So, for a few months, I went to bi-weekly physical therapy sessions, which seemed to help…sort of. After the physical therapy ended, I went about my life for a while until the pain came back with a vengeance. By this time, my arm was considerably weaker and the shoulder was screaming with pain. A second X-ray showed that the rotator cuff was now officially torn, thanks to the bone spur (and I would bet all the gardening and weed-pulling I was doing at the time really helped do the trick.) So, now surgery was definitely needed, followed by months of physical therapy, because as everyone knows, rotator cuff repair is a real bitch.

Except that WWYD Orthopedic Group had never dealt with me. I tend to heal very quickly, so after only 6 weeks of physical therapy, I was 100% fine. Even my son, who once worked as an insurance adjuster said that it usually takes several months for someone to recuperate from a rotator cuff repair. While the doctors and physical therapists were all impressed with my speedy recovery, I’m sure they were also disappointed that they couldn’t wring more out of my insurance company. The way I saw it, they already got their fair share of income from physical therapy, with the time I put in before the surgery, which obviously didn’t do anything except possibly forestall surgery until the condition was considerably worse. That way they could expect to receive a much larger income for the physical therapy, because, assuming I took the usual six months to recuperate, rather than six weeks, they had expected to make oodles of dough! Oh, well.

Fast forward to 2009 when I started getting lower back pain for no apparent reason. Hot baths and Epsom salts didn’t help; soon the pain began shooting down my leg. I knew what that was; my sister had had sciatica years ago. So, back to Dr. A at WWYD Orthopedic Group, since I was familiar with him and he’d helped with my shoulder…eventually. Dr. A had me X-rayed in the office that day, and upon reading the films, said that he could tell I was in pain because my spine was very straight and tense. Thank you for verifying that my pain was real. He asked if there was any numbness in my leg; well, not really numbness, I told him, but the outside of my leg felt as if it were tingling. He prescribed physical therapy. Of course.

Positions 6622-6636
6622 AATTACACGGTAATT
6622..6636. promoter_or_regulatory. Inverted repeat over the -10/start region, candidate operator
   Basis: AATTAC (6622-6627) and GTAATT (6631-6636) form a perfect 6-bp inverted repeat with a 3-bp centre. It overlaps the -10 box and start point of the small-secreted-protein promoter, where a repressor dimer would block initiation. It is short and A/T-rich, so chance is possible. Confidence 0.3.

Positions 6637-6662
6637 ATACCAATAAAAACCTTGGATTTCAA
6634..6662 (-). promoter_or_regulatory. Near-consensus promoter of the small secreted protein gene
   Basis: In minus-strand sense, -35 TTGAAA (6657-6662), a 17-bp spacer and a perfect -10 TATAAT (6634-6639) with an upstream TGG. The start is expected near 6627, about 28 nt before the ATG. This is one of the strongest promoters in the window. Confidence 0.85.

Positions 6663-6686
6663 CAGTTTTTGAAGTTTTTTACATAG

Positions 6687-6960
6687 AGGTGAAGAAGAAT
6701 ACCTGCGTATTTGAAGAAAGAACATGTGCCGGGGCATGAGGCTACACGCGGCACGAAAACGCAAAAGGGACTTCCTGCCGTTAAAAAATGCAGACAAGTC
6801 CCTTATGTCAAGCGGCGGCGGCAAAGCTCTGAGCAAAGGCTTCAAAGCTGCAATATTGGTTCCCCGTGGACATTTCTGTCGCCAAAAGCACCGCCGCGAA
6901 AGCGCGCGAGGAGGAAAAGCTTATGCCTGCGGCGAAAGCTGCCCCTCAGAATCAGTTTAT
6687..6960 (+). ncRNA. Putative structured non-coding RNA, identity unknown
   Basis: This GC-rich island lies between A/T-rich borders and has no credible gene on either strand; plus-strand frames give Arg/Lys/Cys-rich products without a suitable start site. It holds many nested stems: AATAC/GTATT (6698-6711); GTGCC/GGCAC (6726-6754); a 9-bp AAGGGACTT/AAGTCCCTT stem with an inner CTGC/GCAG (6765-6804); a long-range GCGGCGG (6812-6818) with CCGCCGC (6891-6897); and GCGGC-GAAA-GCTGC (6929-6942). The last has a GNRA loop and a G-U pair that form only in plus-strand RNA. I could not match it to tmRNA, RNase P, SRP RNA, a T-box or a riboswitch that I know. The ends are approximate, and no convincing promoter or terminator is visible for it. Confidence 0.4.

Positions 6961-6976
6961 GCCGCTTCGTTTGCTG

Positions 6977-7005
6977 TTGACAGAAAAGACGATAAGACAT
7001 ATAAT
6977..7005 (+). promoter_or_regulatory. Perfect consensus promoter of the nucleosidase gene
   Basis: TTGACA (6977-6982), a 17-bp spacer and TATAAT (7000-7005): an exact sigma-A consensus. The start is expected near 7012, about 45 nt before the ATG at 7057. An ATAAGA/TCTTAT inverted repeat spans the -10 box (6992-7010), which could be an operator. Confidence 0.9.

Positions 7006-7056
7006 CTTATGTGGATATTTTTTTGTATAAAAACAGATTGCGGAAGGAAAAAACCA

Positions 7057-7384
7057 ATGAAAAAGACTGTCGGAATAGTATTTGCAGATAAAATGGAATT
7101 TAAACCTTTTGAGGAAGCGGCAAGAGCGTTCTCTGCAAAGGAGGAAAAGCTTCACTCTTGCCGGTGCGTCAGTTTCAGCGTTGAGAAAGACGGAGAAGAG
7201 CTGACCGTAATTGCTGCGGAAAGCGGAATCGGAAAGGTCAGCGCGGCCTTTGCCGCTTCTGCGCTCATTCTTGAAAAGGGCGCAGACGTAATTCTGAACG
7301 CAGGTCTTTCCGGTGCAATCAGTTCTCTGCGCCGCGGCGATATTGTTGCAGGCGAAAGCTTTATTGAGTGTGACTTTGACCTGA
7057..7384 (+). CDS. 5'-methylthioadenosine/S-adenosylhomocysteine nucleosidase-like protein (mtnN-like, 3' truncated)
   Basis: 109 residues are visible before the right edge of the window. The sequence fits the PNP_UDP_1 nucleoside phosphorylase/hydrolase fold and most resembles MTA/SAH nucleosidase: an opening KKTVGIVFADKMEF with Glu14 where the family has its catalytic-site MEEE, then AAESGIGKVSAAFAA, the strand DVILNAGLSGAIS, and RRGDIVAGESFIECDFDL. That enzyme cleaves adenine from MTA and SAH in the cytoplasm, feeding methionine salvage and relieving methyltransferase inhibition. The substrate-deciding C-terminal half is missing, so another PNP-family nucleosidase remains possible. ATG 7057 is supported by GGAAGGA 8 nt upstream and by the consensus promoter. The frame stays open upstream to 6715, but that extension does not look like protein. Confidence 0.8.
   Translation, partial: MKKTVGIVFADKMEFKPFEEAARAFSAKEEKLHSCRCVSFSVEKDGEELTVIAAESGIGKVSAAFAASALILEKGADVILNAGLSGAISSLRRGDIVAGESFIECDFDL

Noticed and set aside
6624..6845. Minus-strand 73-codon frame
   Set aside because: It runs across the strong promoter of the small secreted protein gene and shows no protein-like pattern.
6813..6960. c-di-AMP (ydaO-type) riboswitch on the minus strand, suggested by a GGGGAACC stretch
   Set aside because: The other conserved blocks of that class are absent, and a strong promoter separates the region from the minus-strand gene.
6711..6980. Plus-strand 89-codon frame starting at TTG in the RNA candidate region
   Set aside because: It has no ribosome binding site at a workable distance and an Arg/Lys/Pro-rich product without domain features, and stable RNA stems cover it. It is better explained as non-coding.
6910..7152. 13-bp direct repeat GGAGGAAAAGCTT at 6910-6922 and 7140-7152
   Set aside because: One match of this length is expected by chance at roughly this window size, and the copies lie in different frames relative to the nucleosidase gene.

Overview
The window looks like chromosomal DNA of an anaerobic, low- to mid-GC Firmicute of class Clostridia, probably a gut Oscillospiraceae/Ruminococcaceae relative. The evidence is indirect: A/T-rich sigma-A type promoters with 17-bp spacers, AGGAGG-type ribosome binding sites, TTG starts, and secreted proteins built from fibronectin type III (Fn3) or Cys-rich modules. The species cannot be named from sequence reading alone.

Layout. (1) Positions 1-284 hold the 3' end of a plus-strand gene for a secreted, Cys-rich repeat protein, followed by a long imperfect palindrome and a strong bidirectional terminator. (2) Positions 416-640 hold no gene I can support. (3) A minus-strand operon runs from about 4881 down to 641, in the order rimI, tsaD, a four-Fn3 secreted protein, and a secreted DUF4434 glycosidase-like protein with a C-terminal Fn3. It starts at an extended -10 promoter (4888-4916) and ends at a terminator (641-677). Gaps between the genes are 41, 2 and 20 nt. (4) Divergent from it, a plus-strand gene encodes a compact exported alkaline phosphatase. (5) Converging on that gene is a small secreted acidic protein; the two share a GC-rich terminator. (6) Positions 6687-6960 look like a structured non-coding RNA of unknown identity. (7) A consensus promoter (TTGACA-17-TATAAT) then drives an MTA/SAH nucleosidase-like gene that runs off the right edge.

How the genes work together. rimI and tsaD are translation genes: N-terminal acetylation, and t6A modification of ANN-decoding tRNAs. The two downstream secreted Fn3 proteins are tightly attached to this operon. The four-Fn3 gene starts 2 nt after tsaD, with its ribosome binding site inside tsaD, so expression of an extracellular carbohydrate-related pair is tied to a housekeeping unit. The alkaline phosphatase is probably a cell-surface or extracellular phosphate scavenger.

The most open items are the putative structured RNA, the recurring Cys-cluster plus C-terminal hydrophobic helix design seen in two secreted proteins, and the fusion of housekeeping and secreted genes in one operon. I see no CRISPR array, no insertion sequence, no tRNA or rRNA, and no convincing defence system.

Once again, back to bi-weekly physical therapy sessions, electric stimulation and ice packs, stretching exercises. Some days I thought it was really helping; others weren’t so pleasant. It was starting to feel like I had a steel rod going down my leg that pinched and cramped all the time. My foot felt like a rag doll appendage. Several weeks after starting the physical therapy, I noticed that the tingly feeling on the outside of my leg was gone; now it was just numb. If I touched it, all I felt was pressure. I mentioned this to the physical therapist and he said, “Uh, that’s not supposed to happen. You’d better call your doctor.”